Education Agenda : 2014 and beyond

Education Agenda for India: in urgent need of Disruptive Innovation !!

As we enter the 4th year of the 2nd decade of the 21st century, we cannot but help notice the rate of emergence of new technologies that are influencing the world of work, and consequently economic transformation for better and worse, echoing the opening lines of A Tale of Two cities: ” It was the best of times, it was the worst of times……”, and calling for Disruptive Innovations in education.

And “education across the life-span for all” is the only way forward, and that too with full force, commitment and conviction. We need to articulate the new learning goals in a globalised inter-connected Knowledge Society, provide for access to the newest technologies, adopt the newer teaching-learning models, implement new assessment methods for evidence of learning acquired,and create new flexible and personalised pathways for learning.
And organise capacity building so that ‘ every learner becomes a self-directed, motivated and accomplished learner’ and ‘every teacher a more effective teacher’.

We have to address the question whether teaching is primarily about transmitting knowledge or about facilitating learning? Probably maintain a balance so that regurgitation of content without its assimilation is not acceptable.

Of course administrative and policy changes would be required. We already have ‘The Right To Education Act’, and free education upto age 14. We have to make it high quality, world class and something to be proud of, by innovation that delivers.

We have to encourage curiosity and deep learning to raise a whole generation of smart learners, thinkers, tinkerers and makers who can demonstrate their value to the world at large.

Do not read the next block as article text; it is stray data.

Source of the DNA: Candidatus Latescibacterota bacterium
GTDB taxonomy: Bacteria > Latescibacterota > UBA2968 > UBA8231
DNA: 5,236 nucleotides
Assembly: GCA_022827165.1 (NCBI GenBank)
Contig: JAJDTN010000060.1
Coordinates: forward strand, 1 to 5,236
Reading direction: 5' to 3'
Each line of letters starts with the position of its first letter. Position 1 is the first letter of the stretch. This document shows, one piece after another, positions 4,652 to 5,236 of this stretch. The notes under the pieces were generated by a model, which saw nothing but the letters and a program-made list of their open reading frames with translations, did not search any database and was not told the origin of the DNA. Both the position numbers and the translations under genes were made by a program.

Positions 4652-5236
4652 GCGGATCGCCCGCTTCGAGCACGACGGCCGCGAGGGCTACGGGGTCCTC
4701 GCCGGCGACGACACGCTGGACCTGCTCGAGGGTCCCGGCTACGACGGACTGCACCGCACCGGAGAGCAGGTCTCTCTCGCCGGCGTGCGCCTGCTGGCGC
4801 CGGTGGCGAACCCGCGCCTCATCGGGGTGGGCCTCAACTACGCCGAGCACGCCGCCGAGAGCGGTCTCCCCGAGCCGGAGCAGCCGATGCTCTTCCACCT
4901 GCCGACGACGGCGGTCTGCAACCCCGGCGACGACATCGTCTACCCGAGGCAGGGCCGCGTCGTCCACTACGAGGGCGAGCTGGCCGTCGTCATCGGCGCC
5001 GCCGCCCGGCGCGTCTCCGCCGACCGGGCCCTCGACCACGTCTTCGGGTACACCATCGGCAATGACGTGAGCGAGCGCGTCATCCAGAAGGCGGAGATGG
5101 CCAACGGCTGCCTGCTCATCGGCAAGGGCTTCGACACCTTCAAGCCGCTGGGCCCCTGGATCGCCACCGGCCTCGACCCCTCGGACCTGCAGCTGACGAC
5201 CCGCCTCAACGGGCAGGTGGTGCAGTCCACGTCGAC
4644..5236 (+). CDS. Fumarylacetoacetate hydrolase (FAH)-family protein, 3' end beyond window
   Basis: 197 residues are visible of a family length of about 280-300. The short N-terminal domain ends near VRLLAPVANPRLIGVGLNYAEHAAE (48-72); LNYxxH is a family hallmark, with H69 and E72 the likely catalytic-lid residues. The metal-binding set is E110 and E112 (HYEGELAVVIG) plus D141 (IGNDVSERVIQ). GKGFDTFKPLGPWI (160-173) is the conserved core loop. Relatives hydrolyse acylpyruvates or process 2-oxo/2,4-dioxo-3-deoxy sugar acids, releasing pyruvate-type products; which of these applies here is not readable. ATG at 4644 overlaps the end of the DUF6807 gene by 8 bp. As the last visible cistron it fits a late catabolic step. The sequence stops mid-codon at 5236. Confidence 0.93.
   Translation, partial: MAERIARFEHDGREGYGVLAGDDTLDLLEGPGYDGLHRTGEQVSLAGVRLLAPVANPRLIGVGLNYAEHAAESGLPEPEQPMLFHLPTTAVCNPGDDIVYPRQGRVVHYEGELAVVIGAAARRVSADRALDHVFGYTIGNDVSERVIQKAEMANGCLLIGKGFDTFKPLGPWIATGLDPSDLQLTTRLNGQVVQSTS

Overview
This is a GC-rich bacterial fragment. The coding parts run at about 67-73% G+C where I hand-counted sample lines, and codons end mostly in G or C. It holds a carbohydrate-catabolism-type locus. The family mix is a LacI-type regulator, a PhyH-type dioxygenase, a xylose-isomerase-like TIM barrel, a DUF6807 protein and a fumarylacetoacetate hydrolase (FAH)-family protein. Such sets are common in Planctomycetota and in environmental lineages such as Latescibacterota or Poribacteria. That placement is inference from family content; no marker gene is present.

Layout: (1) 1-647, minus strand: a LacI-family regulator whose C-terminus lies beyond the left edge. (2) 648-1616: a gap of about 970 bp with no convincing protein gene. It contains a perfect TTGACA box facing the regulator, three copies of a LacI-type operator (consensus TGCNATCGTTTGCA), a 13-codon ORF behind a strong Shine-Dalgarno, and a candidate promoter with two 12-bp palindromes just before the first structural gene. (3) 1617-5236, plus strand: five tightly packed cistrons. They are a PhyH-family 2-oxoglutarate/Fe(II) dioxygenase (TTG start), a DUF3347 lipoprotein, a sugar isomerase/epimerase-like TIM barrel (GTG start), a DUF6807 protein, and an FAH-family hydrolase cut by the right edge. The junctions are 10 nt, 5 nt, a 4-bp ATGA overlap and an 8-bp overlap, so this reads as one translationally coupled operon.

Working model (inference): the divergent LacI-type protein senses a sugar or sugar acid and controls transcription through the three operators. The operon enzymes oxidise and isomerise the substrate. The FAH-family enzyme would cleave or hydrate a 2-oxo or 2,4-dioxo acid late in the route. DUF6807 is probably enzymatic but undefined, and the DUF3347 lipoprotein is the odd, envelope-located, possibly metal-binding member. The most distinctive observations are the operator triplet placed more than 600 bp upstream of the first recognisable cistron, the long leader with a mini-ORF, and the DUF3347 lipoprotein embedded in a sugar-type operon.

Democracies have flourished where separation of roles and powers of the executive, judiciary and legislature is maintained. Our present education system is largely based on authority , a desire towards greater centralisation and significant lack of transparency. It has been said that ” as society evolves, it moves from Status to contract” and governance today is described as a social contract. In recent times it is moving to data and algorithms and educational policy too should be driven by data and processes.
So can we have bureaucracy replaced by professional bodies that carry out the task of student and Institutional assessments, maybe a new breed of ‘ educational auditors’. A new set of independent professional educators, much like doctors, lawyers, architects etc. who can educate learners anywhere by leveraging the power of technology, when learners have hand-held access devices and mobile Internet. And within this fold of ‘ independent professional educators’, there will be motivators, coaches, diagnosticians.
The concept of a’ National Testing Service’ was proposed in the 1986 education policy, but was not taken up yet. The damage because of not having done this may have been substantial.
India’s challenge of massive education has been very directly responded to by some of the best Institutions of the world, like MIT, Stanford, Harvard, Yale, the UK Open University and others. Over the last few years, MOOCs ( Massively Open Online Courses) and OERs ( Open Education Resources) have demonstrated their potential to give a high quality education to ‘all who are interested’. There need not be any admission tests and limitation on seats at all, because with adaptive MOOCs, the learning can be personalised, and all can achieve Mastery learning.

The challenge is to break from the past, free oneself from the various constraints operating in the education sector, be data and Analytics driven and benefit from the demographic dividend.
If we do this, then over the next decade we may actually see India at its rightfully expected position in the global economy.

Education is the key, and an investment in education is the best option.

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